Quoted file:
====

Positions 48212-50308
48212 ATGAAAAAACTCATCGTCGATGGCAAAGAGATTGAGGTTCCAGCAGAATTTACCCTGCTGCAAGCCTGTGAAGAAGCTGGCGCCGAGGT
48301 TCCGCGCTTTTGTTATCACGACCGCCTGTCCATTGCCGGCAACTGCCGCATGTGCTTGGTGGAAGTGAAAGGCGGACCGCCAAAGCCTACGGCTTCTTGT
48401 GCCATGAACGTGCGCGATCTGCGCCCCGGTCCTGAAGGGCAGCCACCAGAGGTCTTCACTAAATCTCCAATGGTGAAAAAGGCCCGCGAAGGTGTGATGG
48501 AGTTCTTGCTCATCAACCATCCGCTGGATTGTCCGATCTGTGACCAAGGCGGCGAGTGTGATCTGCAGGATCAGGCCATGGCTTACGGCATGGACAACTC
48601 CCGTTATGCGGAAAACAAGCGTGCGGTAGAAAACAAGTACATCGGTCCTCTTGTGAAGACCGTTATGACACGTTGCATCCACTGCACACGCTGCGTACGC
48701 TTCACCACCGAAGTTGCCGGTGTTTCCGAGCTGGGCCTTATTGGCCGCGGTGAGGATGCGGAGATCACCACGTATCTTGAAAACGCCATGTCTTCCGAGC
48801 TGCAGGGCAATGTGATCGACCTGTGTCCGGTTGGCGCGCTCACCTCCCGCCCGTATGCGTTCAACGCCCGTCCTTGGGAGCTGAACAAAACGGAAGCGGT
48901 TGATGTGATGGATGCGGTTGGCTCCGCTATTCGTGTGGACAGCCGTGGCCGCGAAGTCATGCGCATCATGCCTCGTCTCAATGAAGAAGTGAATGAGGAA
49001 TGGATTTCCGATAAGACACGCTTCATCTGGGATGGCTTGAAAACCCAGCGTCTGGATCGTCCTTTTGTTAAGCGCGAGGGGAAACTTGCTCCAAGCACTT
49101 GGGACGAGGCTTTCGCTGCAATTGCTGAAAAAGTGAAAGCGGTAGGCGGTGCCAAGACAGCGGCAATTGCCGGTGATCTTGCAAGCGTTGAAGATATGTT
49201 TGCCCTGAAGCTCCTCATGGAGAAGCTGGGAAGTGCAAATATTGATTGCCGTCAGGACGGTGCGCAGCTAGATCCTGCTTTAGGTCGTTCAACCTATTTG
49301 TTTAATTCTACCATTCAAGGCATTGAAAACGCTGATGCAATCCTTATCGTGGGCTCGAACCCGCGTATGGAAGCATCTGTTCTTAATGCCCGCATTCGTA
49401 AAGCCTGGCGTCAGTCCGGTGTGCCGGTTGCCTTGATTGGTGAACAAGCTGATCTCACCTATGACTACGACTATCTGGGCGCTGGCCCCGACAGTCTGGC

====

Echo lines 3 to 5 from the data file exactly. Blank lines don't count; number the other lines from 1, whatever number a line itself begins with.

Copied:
48301 TCCGCGCTTTTGTTATCACGACCGCCTGTCCATTGCCGGCAACTGCCGCATGTGCTTGGTGGAAGTGAAAGGCGGACCGCCAAAGCCTACGGCTTCTTGT
48401 GCCATGAACGTGCGCGATCTGCGCCCCGGTCCTGAAGGGCAGCCACCAGAGGTCTTCACTAAATCTCCAATGGTGAAAAAGGCCCGCGAAGGTGTGATGG
48501 AGTTCTTGCTCATCAACCATCCGCTGGATTGTCCGATCTGTGACCAAGGCGGCGAGTGTGATCTGCAGGATCAGGCCATGGCTTACGGCATGGACAACTC